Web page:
Concerning the Irex

By Sonarman Coley Joyce,, 7 May 1999

. . .

You and Rowena never had dinner at my home, but you and I must have been in the same duty section, so when we were obliged to remain on board over the weekend, you used to bring your wife on board for the main meal on Sunday. It was a common practice, and anyone who wanted to bring a guest was welcome to do so just as long as they let the duty cook know ahead of time so there would be enough for everybody.

The happy home I was referring to was the Irex. I didn't get married until after I got out, so that cigar-shaped boat was the best I could do at the time.


Stanley Jackson, to the best of my memory, was from North Dakota. He had been a quartermaster, I believe, and then changed his rate to ET, and was ET1 when I was discharged. I attended a ship's picnic several months after I got out, and someone told me that Stan had made chief. I congratulated him, and he said it really wasn't true. They were just yanking his chain (and mine, too, as it turned out), but he was in his usual jovial mood.

Stanley used to say that when he went home on leave to North Dakota, he'd wear a Commander's uniform. He figured if they saw him in that, they'd really believe he was in the navy. The home folks would ask him what he did on his ship, and he'd say, “Oh, I steer it”. And they'd brush off that answer saying, “G'wan. . .the CAPTAIN steers the ship. Ev'body knows that!” I really enjoyed Stan's sense of humor. More than a bit off center.

Prior to the 1954 overhaul in Portsmouth, the sonar station was in the forward room, port side, right at the after bulkhead. The overhaul changed all that, and I wound up doing my watches in that wonderful little sound shack under the Control Room. I had the great privilege of listening to whales, and dolphins, and drumfish, and many other exotic sounds of the sea long before NOVA and PBS made them more common.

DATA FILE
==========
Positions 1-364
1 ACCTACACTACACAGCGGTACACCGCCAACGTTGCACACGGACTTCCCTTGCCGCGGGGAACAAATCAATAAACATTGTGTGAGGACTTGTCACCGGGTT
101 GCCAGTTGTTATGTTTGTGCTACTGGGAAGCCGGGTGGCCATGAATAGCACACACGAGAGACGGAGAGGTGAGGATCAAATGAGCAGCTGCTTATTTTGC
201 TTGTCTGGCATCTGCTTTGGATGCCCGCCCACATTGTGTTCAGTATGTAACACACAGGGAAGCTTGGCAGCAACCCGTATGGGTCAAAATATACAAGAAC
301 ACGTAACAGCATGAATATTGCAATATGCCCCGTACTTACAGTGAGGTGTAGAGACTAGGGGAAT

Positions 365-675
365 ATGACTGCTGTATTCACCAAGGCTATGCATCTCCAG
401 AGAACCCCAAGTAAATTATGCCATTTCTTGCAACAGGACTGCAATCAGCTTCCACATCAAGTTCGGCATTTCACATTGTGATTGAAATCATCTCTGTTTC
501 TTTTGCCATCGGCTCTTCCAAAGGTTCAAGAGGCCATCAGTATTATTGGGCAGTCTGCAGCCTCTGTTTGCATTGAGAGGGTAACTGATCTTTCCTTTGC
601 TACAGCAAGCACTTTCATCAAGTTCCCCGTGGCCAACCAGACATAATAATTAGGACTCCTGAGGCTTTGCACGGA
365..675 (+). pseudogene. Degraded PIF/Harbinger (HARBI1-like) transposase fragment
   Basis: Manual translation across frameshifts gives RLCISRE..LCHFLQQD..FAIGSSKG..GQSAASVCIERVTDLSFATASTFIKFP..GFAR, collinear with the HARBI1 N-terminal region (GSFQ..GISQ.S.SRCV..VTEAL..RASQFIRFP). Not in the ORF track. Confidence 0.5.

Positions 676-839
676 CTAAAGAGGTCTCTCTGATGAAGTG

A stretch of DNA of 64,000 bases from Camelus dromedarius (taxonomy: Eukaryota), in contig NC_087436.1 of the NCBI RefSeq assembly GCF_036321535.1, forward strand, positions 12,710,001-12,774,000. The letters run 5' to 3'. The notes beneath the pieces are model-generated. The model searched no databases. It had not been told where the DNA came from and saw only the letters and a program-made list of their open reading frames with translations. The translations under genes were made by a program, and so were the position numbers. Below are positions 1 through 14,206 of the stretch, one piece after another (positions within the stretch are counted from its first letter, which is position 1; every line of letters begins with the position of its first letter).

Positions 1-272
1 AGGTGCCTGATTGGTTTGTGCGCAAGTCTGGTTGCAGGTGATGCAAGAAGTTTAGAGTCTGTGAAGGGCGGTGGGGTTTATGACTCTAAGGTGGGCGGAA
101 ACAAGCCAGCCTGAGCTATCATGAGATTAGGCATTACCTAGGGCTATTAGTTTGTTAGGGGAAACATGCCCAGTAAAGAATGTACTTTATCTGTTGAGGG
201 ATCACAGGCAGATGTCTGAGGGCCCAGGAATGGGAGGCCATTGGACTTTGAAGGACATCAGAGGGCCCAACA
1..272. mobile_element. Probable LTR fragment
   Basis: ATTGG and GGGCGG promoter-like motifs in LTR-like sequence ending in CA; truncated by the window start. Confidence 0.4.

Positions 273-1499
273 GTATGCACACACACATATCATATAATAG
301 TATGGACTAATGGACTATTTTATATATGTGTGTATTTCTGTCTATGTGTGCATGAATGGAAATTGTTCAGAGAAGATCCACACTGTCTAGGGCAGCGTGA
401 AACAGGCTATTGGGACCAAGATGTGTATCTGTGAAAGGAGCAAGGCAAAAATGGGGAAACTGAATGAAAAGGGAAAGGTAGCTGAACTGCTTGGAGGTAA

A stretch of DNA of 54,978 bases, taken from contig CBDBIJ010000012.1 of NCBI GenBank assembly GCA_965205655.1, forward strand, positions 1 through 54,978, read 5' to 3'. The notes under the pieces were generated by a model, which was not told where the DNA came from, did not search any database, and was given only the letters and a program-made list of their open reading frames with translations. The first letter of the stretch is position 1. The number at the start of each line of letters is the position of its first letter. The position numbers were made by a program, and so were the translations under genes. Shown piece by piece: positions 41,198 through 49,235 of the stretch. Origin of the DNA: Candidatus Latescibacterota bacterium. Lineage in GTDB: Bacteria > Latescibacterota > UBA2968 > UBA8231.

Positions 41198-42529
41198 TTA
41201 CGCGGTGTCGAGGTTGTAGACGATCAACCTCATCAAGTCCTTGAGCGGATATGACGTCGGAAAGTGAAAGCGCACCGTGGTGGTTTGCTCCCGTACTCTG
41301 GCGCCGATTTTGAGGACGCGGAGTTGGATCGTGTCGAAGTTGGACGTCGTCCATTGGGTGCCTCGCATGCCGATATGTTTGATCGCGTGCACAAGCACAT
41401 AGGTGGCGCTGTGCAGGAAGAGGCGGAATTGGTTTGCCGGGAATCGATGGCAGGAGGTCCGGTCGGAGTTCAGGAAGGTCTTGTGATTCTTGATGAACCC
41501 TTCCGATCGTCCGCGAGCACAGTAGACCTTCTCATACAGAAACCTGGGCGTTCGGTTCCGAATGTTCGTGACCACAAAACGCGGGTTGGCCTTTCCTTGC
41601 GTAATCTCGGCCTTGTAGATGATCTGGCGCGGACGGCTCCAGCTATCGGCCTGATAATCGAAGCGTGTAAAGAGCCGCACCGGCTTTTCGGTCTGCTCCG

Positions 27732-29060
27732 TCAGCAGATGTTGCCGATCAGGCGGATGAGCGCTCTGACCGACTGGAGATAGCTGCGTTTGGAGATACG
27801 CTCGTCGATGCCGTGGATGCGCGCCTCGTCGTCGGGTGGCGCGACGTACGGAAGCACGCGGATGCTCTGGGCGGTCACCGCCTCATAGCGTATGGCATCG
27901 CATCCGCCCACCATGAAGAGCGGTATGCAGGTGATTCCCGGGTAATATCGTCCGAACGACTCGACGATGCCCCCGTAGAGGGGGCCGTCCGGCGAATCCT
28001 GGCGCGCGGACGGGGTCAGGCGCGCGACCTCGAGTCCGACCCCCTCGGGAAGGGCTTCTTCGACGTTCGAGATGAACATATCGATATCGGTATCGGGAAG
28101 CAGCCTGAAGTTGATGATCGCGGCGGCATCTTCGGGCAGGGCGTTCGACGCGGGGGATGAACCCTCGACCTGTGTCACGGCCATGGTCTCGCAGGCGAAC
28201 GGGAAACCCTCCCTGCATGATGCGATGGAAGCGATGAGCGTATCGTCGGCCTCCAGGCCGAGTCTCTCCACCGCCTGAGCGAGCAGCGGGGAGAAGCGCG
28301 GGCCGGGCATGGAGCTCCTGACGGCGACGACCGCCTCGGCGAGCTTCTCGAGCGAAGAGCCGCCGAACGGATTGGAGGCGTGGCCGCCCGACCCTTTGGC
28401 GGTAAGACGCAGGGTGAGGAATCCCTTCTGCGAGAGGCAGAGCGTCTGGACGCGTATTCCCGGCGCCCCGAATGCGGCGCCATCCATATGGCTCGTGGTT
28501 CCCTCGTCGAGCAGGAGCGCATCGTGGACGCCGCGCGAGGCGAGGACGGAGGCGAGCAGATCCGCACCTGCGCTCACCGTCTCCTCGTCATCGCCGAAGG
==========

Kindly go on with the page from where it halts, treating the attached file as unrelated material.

I was unaware of the accident Dutch had on Nautilus. I'm truly sorry to hear he had any difficulty at all. All my memories of him are pleasant, and almost without exception, make me smile as I recall them. Like the time at the Portsmouth Navy Yard that Dutch had somehow caught a healthy seagull (I think it flew into the barge alongside the dry dock and couldn't get out again) and put the bird in Vic Witzke's locker in the barracks. Vic was in town depleting Ernie's stock of Budweiser, and it was late when he got back to his locker. When he opened his locker, the bird exploded out of it after a few hours of subdued imprisonment, and I think the bottom line was that Vic needed an immediate change of skivvies.

I neglected to mention that I had some contact a few years ago with Charlie LoGuidice, who came from Plympton, MA, and besides his radioman duties, was the ship's barber. And a very good one, at that. I was travelling through Abington, MA, one day as supervisor of a large gas service area south of Boston, when I saw a sign over a barn door that said  Irex 482”. The barn was being used as a garage, because this is a normal suburban community, not a farming area. The house next to the barn was quite up to date, and very attractive. I knocked on the door, and asked the lady who answered if the sign was put up by the resident, and she said yes. Subsequent phone calls led to a pleasant lunch not too far from the Brockton court house where Charlie was a Court Officer. Some weeks later I went by the house again and found it had been destroyed by fire. Inquiries at the local fire hdqtrs. told me that no one was hurt in the fire, but they didn't have any info on where Charlie and his family might have gone.

. . .

I have some photographs of Irex that may be of interest to you or to Wally Krupenevich. Entering Monaco harbor, and then tied up inboard of the Bergall inside the harbor. I don't have the ability to send them over the Internet, but if you think they might add to your store of information on the boat, I'd be happy to make copies and send them along. I also have some slides that I took when we arrived in Spain after our most thorough ass-kicking by Mother Nature. The slides show the damage that was done to the superstructure near the bow planes. Hard to believe that it was the weather that did the damage and not a mid-ocean collision. I've watched just about all of  Victory At Sea” and have never seen seas as rough as those we went through in January of '56.

And just as a parting shot...did you know that Torpedoman Krupenevich suffered from chronic sea sickness? As soon as they cast off the #1 line, he was on the Dramamine. I always admired that. I realize that money played a part in his thinking, but I also believed that there was no other place he'd rather be than Irex.

That's about it for now. Thanks again for the website that made all this possible. I particularly enjoyed Mike Richards' article. I remember Mike, and think of his running mate, Bob Foster, once in a while. I used to drive Bob to Boston occasionally when I was going home for a liberty weekend. I'd pick him up at South Station around midnight on Sunday, and the three hour ride to New London was made to feel much shorter as he described his weekend adventures.

My wife and I wish you and your growing family the best of all good things.

Be well,
Coley Joyce

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